Nation Valley News
CHESTERVILLE — Toronto native Daniel Riitano has found himself a new canvas to engage his passions for both art and the bar business — at Chesterville’s historic McCloskey Hotel, or McCloskey’s as the locals generally know it.
An accomplished muralist with over two decades experience running bars in The Big Smoke, Riitano made the eastward trip down the 401 this past winter, to take up a new challenge as manager of the vintage venue that’s been an institution in this charming, rural village on the South Nation River for over 150 years.
Baby boomers Pete and Maureen ‘Mo’ Breaks bought and renovated the rambling red-brick structure several years ago — complete with 14 rooms on two upper storeys — following a period of prolonged decline for the old hotel on Victoria Street.
Their younger manager hopes to fulfill the original vision of turning it into a happening place that combines an in-house community of artistic and creative pursuits with a popular bar capable of drawing compelling musical acts to the stage. Add to that regularly available food like pizza, tacos and quesadilla and excellent craft beer like that made by Beau’s All Natural Brewing Co. to boot. Riitano, 46, has also put Steam Whistle Pilsner on tap — he’s personally acquainted with the proprietors of the Toronto-based brewery — and will shortly offer the product of Hamilton’s Collective Arts Brewing.
“We really want to promote the music, the art and food and drink,” he says from McCloskey’s on a recent quiet afternoon. “I haven’t even come up with a full drink menu yet, but we’re introducing a few different things that people get a kick out of, just to give them a change of pace, something different from what they’re used to. And I think the food will do the same,” he says, emphasizing, “As a professional, I want to know that we’re prepared to do it right, every night.”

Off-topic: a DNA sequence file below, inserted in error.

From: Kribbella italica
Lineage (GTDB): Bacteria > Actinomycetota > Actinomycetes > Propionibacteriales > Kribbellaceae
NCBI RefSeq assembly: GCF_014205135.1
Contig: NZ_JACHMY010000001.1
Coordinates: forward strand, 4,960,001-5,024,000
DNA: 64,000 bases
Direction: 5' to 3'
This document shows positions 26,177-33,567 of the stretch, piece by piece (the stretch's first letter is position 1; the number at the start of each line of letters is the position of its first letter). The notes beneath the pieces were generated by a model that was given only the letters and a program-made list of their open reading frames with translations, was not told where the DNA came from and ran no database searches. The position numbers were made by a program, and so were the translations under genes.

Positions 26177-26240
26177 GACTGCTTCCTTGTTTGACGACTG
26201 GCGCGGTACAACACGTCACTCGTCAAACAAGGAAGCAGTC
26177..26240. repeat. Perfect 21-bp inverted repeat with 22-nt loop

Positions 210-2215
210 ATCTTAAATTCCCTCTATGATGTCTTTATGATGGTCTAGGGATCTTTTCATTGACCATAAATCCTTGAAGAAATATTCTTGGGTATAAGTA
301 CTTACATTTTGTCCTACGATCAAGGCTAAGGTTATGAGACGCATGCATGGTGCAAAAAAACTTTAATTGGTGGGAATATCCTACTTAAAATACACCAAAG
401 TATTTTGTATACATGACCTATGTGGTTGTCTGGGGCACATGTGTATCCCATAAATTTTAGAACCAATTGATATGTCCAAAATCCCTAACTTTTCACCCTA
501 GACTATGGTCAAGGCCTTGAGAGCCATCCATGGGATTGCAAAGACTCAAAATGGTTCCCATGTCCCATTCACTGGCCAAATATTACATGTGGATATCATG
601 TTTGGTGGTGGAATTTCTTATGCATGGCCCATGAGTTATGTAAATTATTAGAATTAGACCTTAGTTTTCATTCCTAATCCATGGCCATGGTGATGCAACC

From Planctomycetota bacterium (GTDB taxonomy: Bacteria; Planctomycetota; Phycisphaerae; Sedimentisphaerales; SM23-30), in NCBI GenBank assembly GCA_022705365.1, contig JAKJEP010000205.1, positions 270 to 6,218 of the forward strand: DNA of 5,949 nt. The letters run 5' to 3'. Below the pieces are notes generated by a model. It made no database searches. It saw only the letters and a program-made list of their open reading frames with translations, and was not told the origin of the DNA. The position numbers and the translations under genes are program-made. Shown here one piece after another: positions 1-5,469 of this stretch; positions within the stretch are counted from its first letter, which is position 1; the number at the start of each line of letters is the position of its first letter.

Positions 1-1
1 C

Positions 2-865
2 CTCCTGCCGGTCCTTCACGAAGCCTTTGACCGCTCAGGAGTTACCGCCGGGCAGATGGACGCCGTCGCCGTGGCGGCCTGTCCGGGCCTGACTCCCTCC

Riitano continues to experiment in the kitchen as he “gets his feet wet” in Chesterville: Guests have variously tucked into chicken, Caesar salad and specialty pastas, he says. “We want to introduce something a little different. Nothing fancy. They’re all simple, easy dishes but different enough from the typical bar and pub food. And not necessary high-end dining, either, just something in the middle.”
Describing himself as “first and foremost an artist and designer,” he spent four years at the Ontario College of Art and also studied in the Fine Arts department at York University. He made an impact painting 3-D wall murals for high-end urban clients. But being in the bar business allows him to “combine all of it,” he says, noting the fusion of fine food, alcohol, music and art.
In line with that thinking, he hopes to introduce a regular weekly paint night and drawing and painting classes at McCloskey’s, where he’s also establishing a personal studio in a corner room on the second floor. For those more at ease with a cue than a paint brush, he’s also setting up a weekly pool league. And there’s talk of adding a used book store off the hotel foyer.
On the musical side, he still has connections to the Toronto scene and plans to harness that to the benefit of his patrons. A childhood friend of Juno-nominated artist Jason Wilson — Riitano says they grew up together in the same tough Jane and Finch neighbourhood — he hopes to arrange an appearance by the reggae musician on the local stage, possibly later this month.
He also mentions another acquaintance of his, Chris Cadell, an accomplished musician who also happens to play in Colin James’s band, as a coveted potential visitor to McCloskey’s. And, he says, it’s through this connection that he’ll see if even James himself might stop by the venue this summer.
He was also delighted when respected jazz musician and percussionist Jason Nett recently dropped in and performed an impromptu set after his Ottawa show. “I wish I could have promoted it… The 20 people in the room got a kick out of it.”
It was the Breakses’ daughter who first persuaded Riittano to check out the goings-on at the Chesterville establishment about three or four years ago. He says it was the focus on the arts, similar to what he was doing at his own Toronto establishment, that ultimately got him to pull up stakes for a quieter life in eastern Ontario.
“I just think it’s a great town. I love being here,” he says.
Growing serious for a moment, Riitano explains his goal of running a bar where everyone is respected, safe, happy and enjoys themselves. “I want everyone to feel comfortable. It is a whole philosophy that I have with regards to this business.” He points out that people choose to go out for a reason, rather than stay in. “And as a manager, I want to give them that reason for coming, and respect that reason that they come. There is a little psychology behind it.”